Can you advise me on whether or not a window louver/transom is a strong recommendation to be installed above a steam shower door?
I've searched the web extensively today and some sites recommend keeping the steam shower tight but I've seen others that have a window louver at the top to help the steam escape should that be necessary. I should think that once the door is opened the steam can escape then be picked up by the fan outside the steam shower.
Any real difference?
I have installed a number of steam showers and yes it is best to have sealing unit. All walls and ceiling should be cement board or Denshield and walls, floors and ceiling shoud be tiled and sealed. The floor should be properly sloped to a drain and the door should also be a sealed unit. I always install an exhaust fan vented directly outside with rigid insulated pipes as well as a timer so that when your finished with your steam, you run the fan for at least 30 mins. This helps remove the moisture
Kingsway Construction Inc
The steam shower itself is properly tiled, sloped and ready to go. I have an robuts exhaust fan outside the steam shower is in the ceiling and at present would block the full length (Shower Base to Ceiling) shower door from being installed. I've had two individuals recommend that I install a window louver at the very top of the shower door which would then require a smaller door and solve the vent block issue. Conversely, my glass installer recommends that no window louver be installed and instead advises me to move the vent location away from the door.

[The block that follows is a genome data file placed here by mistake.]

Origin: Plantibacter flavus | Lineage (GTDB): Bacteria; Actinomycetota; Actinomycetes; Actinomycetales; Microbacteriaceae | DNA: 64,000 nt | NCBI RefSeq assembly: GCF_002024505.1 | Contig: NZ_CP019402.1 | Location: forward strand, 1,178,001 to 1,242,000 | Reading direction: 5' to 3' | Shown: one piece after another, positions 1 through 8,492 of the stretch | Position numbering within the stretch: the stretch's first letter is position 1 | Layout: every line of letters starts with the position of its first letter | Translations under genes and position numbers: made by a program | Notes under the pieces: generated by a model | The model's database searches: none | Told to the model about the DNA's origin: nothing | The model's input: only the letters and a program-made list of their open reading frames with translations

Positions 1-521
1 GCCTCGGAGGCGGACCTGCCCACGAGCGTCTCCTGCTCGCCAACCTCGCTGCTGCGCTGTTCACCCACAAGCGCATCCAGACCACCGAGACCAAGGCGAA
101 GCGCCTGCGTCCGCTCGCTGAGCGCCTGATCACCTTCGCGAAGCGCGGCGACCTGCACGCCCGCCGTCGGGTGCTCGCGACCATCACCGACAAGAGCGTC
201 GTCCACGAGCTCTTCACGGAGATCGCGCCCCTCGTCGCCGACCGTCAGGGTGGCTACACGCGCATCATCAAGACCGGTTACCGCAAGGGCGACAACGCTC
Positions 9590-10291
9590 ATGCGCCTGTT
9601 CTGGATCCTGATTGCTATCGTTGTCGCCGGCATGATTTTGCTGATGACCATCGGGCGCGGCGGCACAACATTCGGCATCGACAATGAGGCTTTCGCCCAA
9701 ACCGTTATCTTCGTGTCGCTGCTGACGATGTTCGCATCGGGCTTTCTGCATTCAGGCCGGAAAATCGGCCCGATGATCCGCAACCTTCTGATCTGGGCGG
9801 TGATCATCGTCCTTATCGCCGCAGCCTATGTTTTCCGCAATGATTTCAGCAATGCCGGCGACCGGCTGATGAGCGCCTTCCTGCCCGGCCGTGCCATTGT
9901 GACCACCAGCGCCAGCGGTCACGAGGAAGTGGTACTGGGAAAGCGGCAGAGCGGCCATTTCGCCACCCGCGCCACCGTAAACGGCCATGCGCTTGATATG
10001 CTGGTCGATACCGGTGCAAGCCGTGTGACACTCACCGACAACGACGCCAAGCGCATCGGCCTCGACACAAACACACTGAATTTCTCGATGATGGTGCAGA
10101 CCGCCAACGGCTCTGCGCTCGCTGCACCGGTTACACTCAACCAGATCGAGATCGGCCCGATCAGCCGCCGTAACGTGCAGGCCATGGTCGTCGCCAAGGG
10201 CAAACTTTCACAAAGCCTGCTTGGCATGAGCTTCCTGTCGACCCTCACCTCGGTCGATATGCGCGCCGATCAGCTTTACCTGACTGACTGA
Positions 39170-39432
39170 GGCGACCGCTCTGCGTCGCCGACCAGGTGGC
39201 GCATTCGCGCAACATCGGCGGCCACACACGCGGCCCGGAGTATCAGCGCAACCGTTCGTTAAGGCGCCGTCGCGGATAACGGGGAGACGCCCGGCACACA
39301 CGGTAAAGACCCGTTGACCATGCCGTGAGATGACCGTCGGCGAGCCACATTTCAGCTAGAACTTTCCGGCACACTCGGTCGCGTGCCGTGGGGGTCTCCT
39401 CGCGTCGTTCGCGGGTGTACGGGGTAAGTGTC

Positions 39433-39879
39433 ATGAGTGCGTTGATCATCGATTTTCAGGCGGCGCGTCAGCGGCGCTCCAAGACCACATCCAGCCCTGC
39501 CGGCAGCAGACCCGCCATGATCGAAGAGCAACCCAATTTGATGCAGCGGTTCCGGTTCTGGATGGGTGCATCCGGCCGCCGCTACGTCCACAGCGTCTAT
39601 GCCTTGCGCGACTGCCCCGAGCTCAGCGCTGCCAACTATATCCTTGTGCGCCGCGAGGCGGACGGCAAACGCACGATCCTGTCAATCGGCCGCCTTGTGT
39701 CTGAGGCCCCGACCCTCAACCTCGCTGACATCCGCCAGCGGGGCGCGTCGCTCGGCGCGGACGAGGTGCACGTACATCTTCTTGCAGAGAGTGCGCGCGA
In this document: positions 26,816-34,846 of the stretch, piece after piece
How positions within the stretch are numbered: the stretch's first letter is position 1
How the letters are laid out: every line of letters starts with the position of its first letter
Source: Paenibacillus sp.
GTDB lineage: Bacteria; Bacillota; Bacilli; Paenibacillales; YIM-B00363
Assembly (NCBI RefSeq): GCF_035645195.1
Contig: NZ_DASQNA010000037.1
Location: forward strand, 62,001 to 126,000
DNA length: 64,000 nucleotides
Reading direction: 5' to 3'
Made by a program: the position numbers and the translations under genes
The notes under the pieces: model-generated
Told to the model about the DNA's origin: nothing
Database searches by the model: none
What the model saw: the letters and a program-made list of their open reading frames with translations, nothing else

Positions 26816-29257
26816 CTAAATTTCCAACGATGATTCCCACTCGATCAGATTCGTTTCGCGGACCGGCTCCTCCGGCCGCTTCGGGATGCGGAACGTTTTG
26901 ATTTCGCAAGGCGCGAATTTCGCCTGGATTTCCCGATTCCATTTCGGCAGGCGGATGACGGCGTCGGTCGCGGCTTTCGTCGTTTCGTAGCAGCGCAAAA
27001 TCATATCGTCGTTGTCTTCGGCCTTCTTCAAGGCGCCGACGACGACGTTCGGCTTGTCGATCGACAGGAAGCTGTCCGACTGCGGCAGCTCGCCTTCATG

Since I've got to do one or the other I'm seeking advice on what would be the better long term solution. Window louver or no window louver. What do you recommend?
While cost is an issue it is not the main driver.
Having installed numerous steam showers the answer is really one of personal preference. Some clients prefer to have the louvered window above the door so as to provide the option of a partial steam release if they are having a prolonged steam exposure. In either situation as long as there is an exhaust fan on a timer by the opening or door (as yours has) the functional mechanics of the window or door really just becomes a matter of personal asthetics.
Enjoy your new steam shower!
I would suggest having the louver above the door. The louver would typically be closed at the start of the steam shower session to enable a quicker temperature rise and to get the steam concentration up more quickly. However, once it is super hot and steamy in there, you can reach up and tilt the louver for a measured release of steam and heat so you don't overdo it. Keep in mind that an extreme concentration of steam can produce coronary and respiratory distress.
Also keep in mind that the louver allows the fan to siphon off some of the steam and vent it outside. Without the louver, the fan is really only useful once you open the door and that often results in so much steam release that every surface in the bathroom gets a 'bath'
Hope this helps.
In our steam showers there are two exhuaut fans: on inside the steam shower that is on a timer and one outside the unit. Personally, a sealed shower is best and the fan presenting the door problem should be relocated. If you go with a louvred solution you will have to leave the door open for a period of time to ensure proper moisture removal.
Kingsway Construction Inc
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